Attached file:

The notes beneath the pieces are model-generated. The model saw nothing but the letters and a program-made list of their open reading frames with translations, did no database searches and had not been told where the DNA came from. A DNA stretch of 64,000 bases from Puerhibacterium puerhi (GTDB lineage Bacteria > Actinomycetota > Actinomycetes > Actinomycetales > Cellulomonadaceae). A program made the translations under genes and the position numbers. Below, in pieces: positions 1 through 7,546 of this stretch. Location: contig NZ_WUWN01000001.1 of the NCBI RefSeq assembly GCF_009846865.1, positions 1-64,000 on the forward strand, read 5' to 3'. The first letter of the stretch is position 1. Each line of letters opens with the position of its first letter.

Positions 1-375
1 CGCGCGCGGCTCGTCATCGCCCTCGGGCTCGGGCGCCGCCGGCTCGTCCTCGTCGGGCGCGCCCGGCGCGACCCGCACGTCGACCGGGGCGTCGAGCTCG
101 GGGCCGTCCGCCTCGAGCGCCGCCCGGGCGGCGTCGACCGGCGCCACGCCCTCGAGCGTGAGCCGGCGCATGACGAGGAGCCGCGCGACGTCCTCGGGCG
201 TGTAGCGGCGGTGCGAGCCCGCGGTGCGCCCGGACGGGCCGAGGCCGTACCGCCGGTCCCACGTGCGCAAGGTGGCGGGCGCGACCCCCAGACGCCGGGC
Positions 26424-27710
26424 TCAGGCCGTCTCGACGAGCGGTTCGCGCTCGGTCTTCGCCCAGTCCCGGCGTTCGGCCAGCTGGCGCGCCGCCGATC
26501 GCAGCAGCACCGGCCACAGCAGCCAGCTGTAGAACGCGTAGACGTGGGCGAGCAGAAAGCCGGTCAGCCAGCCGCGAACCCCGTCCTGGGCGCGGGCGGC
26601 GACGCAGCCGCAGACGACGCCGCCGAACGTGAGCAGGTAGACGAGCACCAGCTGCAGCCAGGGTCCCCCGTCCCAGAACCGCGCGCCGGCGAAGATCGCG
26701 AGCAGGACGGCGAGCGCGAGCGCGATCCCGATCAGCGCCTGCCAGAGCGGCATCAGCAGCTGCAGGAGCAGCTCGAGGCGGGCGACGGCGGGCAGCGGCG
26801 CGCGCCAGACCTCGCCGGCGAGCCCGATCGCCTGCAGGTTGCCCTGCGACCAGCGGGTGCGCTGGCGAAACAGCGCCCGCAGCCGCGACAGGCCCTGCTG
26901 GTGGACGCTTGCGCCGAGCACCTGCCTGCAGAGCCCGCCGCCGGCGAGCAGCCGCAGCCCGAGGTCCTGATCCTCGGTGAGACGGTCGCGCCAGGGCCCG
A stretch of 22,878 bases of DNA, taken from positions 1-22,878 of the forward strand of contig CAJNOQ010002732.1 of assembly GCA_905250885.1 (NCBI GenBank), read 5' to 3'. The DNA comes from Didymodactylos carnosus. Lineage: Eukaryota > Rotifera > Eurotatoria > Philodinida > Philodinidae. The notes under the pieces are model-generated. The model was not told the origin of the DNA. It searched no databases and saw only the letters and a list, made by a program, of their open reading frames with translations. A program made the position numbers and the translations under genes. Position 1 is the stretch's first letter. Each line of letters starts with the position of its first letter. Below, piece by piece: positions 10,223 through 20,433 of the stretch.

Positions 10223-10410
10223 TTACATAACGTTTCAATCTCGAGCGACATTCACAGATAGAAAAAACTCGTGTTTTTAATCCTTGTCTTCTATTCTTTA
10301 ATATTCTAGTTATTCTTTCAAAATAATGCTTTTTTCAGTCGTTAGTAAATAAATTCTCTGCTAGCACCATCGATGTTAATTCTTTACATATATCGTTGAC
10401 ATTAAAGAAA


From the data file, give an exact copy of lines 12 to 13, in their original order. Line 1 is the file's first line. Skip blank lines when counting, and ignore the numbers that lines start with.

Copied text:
26901 GTGGACGCTTGCGCCGAGCACCTGCCTGCAGAGCCCGCCGCCGGCGAGCAGCCGCAGCCCGAGGTCCTGATCCTCGGTGAGACGGTCGCGCCAGGGCCCG
A stretch of 22,878 bases of DNA, taken from positions 1-22,878 of the forward strand of contig CAJNOQ010002732.1 of assembly GCA_905250885.1 (NCBI GenBank), read 5' to 3'. The DNA comes from Didymodactylos carnosus. Lineage: Eukaryota > Rotifera > Eurotatoria > Philodinida > Philodinidae. The notes under the pieces are model-generated. The model was not told the origin of the DNA. It searched no databases and saw only the letters and a list, made by a program, of their open reading frames with translations. A program made the position numbers and the translations under genes. Position 1 is the stretch's first letter. Each line of letters starts with the position of its first letter. Below, piece by piece: positions 10,223 through 20,433 of the stretch.